Results: Khabibulin played in just four games that season before suffering a hip injury. He would have season-ending shoulder surgery later. Soon after, Antti Raanta got his opportunity as the Blackhawks’ backup goaltender.

2014: The Blackhawks’ seemingly subtle moves this offseason proved pivotal. On July 1, 2014, they found their second-line center, signing Brad Richards to a one-year deal. Richards had become an unrestricted free agent in late June when the New York Rangers bought out what was left of his nine-year, $60 million contract. The other signing? Lemont resident Scott Darling, who was coming off a solid outing with the Milwaukee Admirals (Nashville’s AHL affiliate) the previous season.

Results: Yeah, these two did alright. Richards had a pretty good regular season, recording 37 points in 76 games and finding good chemistry with Kris Versteeg and Patrick Kane. But he saved his best for the playoffs; his primary assist to Kane sealed the Blackhawks 2-0 Game 6 victory over the Tampa Bay Lighting, earning Richards the second Stanley Cup of his career. As for Darling, he battled with Antti Raanta for the Blackhawks’ backup goaltending job, winning it in February 2015. Darling was critical to the Blackhawks’ postseason, replacing a struggling Corey Crawford in the first-round series against the Predators.

2015: After getting Artemi Panarin a few months earlier, the Blackhawks signed Panarin’s friend and KHL teammate Viktor Tikhonov to a one-year deal on July 1. On July 10 the Blackhawks parted with Patrick Sharp and Stephen Johns in exchange for Trevor Daley and Ryan Garbutt.

Results: Offseason acquisitions, we hardly knew ya. Tikhonov was here until December of 2015, when he was placed on waivers. The two players the Blackhawks got in the Sharp deal were soon gone, too. In December 2015 Daley was traded to the Pittsburgh Penguins for longtime defenseman/one-game wing Rob Scuderi. In January, Garbutt was dealt to Anaheim for Jiri Sekac, who was with the Blackhawks for a month before they placed him on waivers. Daley won two Cups with the Penguins. Garbutt is headed to the KHL this season.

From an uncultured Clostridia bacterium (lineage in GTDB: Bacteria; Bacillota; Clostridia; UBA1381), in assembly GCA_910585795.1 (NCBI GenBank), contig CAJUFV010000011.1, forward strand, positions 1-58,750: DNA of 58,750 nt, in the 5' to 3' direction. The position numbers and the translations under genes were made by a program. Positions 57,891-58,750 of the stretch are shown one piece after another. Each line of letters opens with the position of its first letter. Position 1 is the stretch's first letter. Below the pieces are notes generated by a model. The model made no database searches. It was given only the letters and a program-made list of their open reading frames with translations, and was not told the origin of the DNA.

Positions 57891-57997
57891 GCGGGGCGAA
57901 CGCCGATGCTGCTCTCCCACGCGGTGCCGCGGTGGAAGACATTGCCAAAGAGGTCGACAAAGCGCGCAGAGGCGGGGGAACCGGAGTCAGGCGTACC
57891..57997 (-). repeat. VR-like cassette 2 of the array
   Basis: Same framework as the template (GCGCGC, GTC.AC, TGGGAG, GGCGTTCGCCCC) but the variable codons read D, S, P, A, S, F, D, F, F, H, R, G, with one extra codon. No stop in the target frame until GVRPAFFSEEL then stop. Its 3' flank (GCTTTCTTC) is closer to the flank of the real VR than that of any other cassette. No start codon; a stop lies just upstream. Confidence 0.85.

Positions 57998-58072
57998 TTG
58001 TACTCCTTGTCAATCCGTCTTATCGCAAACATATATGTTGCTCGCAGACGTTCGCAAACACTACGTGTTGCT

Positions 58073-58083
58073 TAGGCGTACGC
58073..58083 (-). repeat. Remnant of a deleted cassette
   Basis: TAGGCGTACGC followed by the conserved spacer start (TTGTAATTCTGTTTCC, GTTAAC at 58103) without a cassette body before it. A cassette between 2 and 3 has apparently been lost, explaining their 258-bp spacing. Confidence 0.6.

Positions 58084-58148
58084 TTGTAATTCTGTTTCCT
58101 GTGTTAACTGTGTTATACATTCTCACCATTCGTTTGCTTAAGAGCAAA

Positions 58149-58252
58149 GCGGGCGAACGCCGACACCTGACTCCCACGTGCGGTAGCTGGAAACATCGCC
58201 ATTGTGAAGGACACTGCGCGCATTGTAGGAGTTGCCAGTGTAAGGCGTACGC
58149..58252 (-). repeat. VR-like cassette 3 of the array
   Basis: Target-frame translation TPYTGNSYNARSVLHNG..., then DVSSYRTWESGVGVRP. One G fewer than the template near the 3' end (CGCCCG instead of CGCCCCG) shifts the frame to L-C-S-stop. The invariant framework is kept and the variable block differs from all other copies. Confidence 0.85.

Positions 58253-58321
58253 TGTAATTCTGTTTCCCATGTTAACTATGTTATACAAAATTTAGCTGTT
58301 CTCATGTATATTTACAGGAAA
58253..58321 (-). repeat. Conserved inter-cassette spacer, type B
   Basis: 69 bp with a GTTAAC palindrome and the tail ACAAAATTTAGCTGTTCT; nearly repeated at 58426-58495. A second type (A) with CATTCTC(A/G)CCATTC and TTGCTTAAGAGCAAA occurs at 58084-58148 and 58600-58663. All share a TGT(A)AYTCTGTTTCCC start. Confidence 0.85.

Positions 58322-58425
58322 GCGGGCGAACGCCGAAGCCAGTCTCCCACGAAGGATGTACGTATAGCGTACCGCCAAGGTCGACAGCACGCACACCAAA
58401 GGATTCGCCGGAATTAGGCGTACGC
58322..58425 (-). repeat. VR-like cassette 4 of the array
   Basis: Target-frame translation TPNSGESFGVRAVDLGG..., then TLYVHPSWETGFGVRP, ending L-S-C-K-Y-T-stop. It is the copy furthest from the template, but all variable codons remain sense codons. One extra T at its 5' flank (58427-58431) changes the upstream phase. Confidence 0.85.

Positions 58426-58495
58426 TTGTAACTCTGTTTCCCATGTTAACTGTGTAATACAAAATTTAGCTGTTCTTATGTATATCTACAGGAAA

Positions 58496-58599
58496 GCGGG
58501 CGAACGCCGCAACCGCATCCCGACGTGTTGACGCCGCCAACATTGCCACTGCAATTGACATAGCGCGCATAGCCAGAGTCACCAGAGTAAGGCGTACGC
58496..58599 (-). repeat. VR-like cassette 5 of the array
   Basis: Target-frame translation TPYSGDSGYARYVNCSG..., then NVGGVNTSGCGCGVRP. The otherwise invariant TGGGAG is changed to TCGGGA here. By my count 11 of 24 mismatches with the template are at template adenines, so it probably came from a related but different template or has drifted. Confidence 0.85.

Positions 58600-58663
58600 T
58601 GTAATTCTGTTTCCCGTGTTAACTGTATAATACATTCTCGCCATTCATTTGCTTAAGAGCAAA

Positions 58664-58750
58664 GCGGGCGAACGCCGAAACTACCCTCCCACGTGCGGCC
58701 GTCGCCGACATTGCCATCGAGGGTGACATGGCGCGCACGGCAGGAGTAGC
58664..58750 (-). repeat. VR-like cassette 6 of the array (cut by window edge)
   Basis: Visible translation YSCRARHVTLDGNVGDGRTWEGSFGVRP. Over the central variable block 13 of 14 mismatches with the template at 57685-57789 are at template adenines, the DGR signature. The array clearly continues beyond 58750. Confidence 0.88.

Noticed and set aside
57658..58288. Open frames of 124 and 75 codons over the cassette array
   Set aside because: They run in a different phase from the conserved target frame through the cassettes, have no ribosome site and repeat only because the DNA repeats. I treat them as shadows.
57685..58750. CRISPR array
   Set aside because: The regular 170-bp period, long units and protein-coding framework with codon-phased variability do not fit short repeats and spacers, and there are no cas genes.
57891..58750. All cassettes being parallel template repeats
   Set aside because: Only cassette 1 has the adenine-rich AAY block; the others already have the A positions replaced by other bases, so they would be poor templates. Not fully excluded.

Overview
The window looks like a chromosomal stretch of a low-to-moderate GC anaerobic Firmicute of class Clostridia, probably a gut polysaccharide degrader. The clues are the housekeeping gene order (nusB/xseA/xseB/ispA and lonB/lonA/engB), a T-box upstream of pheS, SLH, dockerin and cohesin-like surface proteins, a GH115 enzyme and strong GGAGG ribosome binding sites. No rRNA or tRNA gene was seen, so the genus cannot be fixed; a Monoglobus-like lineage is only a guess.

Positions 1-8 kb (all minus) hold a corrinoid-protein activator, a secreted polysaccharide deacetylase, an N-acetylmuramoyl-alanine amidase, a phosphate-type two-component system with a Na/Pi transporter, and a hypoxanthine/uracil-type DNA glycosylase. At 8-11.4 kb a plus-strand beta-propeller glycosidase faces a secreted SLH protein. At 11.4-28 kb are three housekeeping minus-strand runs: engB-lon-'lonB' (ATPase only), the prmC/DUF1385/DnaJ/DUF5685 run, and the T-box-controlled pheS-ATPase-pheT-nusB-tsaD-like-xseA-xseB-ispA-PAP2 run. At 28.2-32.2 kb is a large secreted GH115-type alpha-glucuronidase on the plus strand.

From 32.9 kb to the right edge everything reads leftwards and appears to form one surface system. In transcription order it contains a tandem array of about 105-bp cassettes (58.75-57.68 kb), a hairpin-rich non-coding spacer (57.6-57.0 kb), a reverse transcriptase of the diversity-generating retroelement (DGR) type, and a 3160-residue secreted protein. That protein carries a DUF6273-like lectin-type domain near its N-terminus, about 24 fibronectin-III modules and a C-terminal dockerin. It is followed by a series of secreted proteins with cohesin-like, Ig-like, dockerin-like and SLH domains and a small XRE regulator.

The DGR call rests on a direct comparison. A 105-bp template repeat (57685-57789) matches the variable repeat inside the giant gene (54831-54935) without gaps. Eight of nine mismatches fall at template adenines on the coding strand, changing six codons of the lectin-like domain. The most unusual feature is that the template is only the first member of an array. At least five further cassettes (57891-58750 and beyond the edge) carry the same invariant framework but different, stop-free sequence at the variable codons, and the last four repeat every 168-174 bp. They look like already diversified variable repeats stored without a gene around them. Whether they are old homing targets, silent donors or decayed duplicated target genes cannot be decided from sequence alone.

2016: It was Blackhawks-Cup-days-revisited time again. Looking to add depth at defense, the team brought Brian Campbell back on a one-year deal last July 1. A few days later the Blackhawks picked up gritty forward Jordin Tootoo.

Results: Campbell was fine with the Blackhawks last season but the move didn’t have the overall desired effect on a defense that, following a first-round sweep to the Predators, had to get younger and faster. Campbell is not expected back this season. Tootoo, who was in and out of the lineup in 2016-17, will enter his second season with the Blackhawks.

Three Things to Watch: Blackhawks visit Niklas Hjalmarsson, Coyotes

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Three Things to Watch: Blackhawks visit Niklas Hjalmarsson, Coyotes

Here are Three Things to Watch when the Blackhawks take on the Arizona Coyotes Saturday night on NBC Sports Chicago and streaming live on the NBC Sports app. Coverage begins at 7:30 p.m. with Blackhawks Pregame Live.

1. Niklas Hjalmarsson's new home.

Brace yourselves, Chicago. It's going to be a weird site seeing Hjalmarsson in a different sweater other than the Blackhawks, where he spent his first 10 NHL seasons and won three Stanley Cups.

Now he serves as an alternate captain and blue-line anchor for the Coyotes, who are the only team still seeking its first win of the season. You know they'll be hungry to snap that skid, especially when there's extra motivation for a player on their team facing a bunch of old friends.

2. Connor Murphy returns to Arizona, too.

The man Hjalmarsson was traded for will also be returning to a place he called home for four years. Murphy's role with the Coyotes increased every year before he was dealt to the Blackhawks as part of a shake-up for both teams, so you know he's going to play with something to prove.